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ASP.NET: How To Use BulkEditGridview To Save Hours In Database Editing

The GridView is a fantastic, versatile, and powerful tool. Unfortunately, it is also unrealistic in several aspects. Say you have a page in your website’s administrative back-end that is to update all of your prices for your products. With a typical GridView, if you wanted to update, say, 10 of these prices, you will require at minimum 20 postbacks, which depending on the speed of your server can be a lengthy process. Now imagine that you have over 1000 lines to edit. 2000 postbacks, minimum… sound like a daunting task that may take you hours in just waiting for your server to respond?

What if I told you that you could edit an unlimited number of records in a GridView with one click, one postback, and one call to your database, and that only the records you modified would be updated? What if I told you it was way, way easier than you think? You may think I am crazy at first if you have any experience with GridViews, but let me introduce you to the panacea of GridView woes, a little tool created by Matt Dotson called BulkEditGridView (more recently moved to this location on CodePlex). I have implemented this tool into nearly every editing application I have that requires a GridView and it has shaved not minutes or hours, but days of off time waiting for the server to post back.

I have been using this tool for quite some time now, but have waited until I had a full understanding of its power and nuances before I posted about it.  The links I provided you will give you more background on the why and how its production came about (and where to download it), but the documentation on its use is a bit on the scattered side. That’s where I come in!

To give you a bit of perspective, the BulkEditGridView is little more than a custom user control that inherits the GridView. However, the functionality it provides is considered more “real world applicable”, because on binding, it places every row in the GridView in Edit mode automatically. You may then either tab through columns or click through records you wish to edit, and then once you’re done with ALL your editing, you click your designated save button and everything is updated! It also knows which rows were edited and stores them in a Generics List Of(GridViewRow) called DirtyRows, which can be accessed programmatically.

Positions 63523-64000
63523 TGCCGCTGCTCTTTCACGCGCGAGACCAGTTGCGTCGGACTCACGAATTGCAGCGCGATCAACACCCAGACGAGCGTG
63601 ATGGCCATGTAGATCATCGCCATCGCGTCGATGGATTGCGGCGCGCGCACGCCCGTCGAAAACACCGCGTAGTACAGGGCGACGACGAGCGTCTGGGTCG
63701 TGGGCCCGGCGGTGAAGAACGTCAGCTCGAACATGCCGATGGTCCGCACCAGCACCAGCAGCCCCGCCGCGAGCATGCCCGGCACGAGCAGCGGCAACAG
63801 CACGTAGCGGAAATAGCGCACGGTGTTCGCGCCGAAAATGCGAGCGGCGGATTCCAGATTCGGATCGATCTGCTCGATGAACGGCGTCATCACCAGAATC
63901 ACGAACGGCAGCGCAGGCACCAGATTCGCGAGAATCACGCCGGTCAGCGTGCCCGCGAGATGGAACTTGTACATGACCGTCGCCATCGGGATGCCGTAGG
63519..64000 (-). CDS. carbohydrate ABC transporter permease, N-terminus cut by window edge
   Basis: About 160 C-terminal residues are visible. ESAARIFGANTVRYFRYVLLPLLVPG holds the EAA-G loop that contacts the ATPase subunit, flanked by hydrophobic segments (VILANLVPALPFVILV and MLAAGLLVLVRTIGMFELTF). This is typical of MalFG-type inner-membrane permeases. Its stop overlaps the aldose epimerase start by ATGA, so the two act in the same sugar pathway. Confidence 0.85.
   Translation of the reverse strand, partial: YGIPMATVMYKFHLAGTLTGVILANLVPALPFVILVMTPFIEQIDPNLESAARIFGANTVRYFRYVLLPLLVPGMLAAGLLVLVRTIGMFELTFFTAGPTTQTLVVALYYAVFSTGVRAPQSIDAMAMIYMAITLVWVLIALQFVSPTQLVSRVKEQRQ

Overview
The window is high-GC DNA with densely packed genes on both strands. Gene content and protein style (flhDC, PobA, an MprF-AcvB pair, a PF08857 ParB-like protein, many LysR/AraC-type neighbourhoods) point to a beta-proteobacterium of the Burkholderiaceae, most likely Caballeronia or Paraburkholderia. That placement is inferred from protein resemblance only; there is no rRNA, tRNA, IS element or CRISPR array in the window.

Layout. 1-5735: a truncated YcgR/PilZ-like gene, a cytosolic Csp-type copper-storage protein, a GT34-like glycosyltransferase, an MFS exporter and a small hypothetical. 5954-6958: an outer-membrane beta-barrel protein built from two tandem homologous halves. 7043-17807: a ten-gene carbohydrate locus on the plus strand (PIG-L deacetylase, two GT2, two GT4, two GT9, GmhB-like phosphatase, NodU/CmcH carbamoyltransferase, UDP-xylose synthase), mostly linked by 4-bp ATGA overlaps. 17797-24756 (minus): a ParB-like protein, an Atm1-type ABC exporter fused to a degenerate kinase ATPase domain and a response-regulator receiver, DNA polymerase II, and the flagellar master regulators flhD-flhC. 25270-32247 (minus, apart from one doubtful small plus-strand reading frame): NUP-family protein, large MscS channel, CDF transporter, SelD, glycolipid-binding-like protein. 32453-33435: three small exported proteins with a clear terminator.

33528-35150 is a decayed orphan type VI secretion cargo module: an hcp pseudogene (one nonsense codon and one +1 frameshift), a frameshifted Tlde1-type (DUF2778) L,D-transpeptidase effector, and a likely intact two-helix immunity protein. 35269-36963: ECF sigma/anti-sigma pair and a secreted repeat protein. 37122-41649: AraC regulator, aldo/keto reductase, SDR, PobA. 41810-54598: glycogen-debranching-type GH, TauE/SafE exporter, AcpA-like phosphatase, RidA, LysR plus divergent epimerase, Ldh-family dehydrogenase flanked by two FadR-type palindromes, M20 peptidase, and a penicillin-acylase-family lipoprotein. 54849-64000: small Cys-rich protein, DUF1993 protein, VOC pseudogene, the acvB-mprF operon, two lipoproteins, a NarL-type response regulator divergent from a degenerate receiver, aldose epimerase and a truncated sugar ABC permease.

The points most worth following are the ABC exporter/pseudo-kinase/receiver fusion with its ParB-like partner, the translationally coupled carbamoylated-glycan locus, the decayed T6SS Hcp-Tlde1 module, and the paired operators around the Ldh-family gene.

Enough already, you say. How do I use it? Here’s a step-by-step of how I have implemented it. Please note that this is how I have implemented it. There may be better ways, but this is how it has worked for me. In this documentation, I am going to assume you have downloaded and installed the .dll for this control.

Step 1: Add BulkEditGridView to your .aspx page

Remember, it is essentially a GridView, so add it like you would to any other page. You may specify bound columns, template columns, or anything of the like the same way you would a regular GridView. The only extra property you must specify is the SaveButtonId property. This is just a button you have placed on your page that when pressed will make the BulkEditGridView work its magic.

Step 2: Add Save Button to page

As mentioned in the previous step, the BulkEditGridView requires that you specify which button is to be pressed for it to run. Any codebehind for this button is not required, but I typically add some catch-all code for when no edits have been made:

Protected Sub btnSaveChanges_Click(ByVal sender As System.Object, ByVal e As System.EventArgs)
	If BulkEditGridView1.DirtyRows.Count = 0 Then
		litMsg.Text = "No bulk updates made."
	End If
End Sub

Step 3: Define your RowUpdating Event Handler

This is where all the magic happens. When your Save Button is pressed, if you have any DirtyRows the RowUpdating event will fire for each row in that collection. You should create your RowUpdating event the same way you would for a regular GridView, but include the following modifications:

  1. Declare a Static counter variable (Static count As Integer), and immediately increment it at the beginning of your event handler. This will come in handy later.

  2. Declare a Static sql string variable (Static sql As String) or System.Text.StringBuilder if you are looking to optimize. This is where you will store all of your UPDATE strings for your database so that once you have iterated through all your rows, you may send them to your database to be run all at once. In other words, rather than update your database every time the RowUpdating event is called, return the sql string from your update function that you would typically run and add it on to a growing string of calls to make.